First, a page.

Odds Against Tomorrow by Nathaniel West is all about what happened to Mitchell Zukor after college. After living through a disaster in Seattle, Mitchell is predicting what the future will cost the corporation housed in the Empire State Building if a disaster strikes that building. Disasters cripple corporations and a new mind think has to be developed that saves corporations from liability.
Mitchell is working in and living in a world of fear, FutureWorld, a new industry in nightmare analysis. That is he represents a company that thrives on the fear of others to make money. He is back in contact with a young woman, Elsa, from his college days and whom he saved from dying from a rare disease, Brugada. She is now on a farm in Maine while he is in NYC. They are exchanging mail, since she has no other means of communicating from remote Maine. “Elsa was like an alien who beamed into his office once or twice a week with bulletins from a planet in some distant solar system where laws of gravity didn’t exist. Down was up, dark was light, and no one was afraid of anything. She lived suspended in a permanent condition of hopeful, childlike, brainless bliss.” His job reminds me of a Bosch painting, anyone of them.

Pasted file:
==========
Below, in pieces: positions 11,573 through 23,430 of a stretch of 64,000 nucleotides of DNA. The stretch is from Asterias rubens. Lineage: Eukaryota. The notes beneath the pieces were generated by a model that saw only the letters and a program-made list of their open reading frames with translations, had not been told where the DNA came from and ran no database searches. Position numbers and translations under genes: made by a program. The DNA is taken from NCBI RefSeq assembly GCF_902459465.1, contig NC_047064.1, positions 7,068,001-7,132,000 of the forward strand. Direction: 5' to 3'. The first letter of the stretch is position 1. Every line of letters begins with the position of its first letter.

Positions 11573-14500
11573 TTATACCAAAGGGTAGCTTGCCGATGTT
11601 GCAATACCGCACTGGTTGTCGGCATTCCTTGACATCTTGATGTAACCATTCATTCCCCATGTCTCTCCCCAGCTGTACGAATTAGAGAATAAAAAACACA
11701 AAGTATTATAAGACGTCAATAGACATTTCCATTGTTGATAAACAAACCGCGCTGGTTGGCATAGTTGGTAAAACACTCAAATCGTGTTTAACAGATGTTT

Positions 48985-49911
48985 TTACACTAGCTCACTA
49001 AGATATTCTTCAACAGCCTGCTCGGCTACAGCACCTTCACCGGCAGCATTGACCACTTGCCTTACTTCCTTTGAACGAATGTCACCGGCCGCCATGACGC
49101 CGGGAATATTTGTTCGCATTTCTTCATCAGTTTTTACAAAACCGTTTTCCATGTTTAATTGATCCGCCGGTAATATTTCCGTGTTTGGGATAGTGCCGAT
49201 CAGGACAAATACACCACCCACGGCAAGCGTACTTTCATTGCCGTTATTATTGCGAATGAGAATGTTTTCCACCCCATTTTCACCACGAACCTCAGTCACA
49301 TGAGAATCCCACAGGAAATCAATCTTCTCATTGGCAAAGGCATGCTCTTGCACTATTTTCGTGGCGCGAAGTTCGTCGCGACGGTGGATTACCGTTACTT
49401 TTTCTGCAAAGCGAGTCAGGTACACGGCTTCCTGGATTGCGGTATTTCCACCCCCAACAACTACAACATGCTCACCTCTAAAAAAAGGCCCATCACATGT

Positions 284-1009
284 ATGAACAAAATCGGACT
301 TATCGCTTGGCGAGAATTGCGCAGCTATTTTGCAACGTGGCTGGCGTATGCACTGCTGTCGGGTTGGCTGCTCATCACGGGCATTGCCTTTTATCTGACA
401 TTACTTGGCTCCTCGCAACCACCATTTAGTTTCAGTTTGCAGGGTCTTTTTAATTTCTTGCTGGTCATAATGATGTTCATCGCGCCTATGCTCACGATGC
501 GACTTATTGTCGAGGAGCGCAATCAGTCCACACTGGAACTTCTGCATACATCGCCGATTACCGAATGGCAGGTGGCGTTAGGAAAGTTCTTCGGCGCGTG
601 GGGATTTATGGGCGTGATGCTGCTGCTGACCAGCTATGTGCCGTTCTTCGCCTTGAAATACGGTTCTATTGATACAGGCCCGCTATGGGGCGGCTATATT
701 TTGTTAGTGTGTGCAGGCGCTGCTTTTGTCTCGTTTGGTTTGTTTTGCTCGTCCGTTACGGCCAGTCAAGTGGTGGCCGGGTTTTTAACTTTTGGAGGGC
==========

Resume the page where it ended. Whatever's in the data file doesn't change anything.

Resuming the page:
A new hire Jane. She has Mitchell’s skills and is a great candidate to be the company’s Cassandra. “FutureWorld,” said Mitchell. “It’s a matter of death and death.” “FutureWorld,” said Jane. “Every silver lining has a cloud.” Just on schedule a “terrorist” storm hits NYC and Mitchell and company hit it big or do they? Tammy was a deluge and when it was over, he as sternman and she as bowwoman paddled the Psycho canoe artwork up Third Avenue to Bennett Park. I’ve always dreamt of something bizarre like this when I lived in NYC. I always had my survival stuff, camping gear, and provisions ready for the worst.
Reading this book during a few very hot and humid days in an air-conditioned house made me a believer in what Mitchell sold. Then it rained, it pored.I loved this book because I've always lived my life with this catastrophe around the corner on my mind and as part of my life. I'm prepared.
Now it’s time to reread Cormac’s The Road.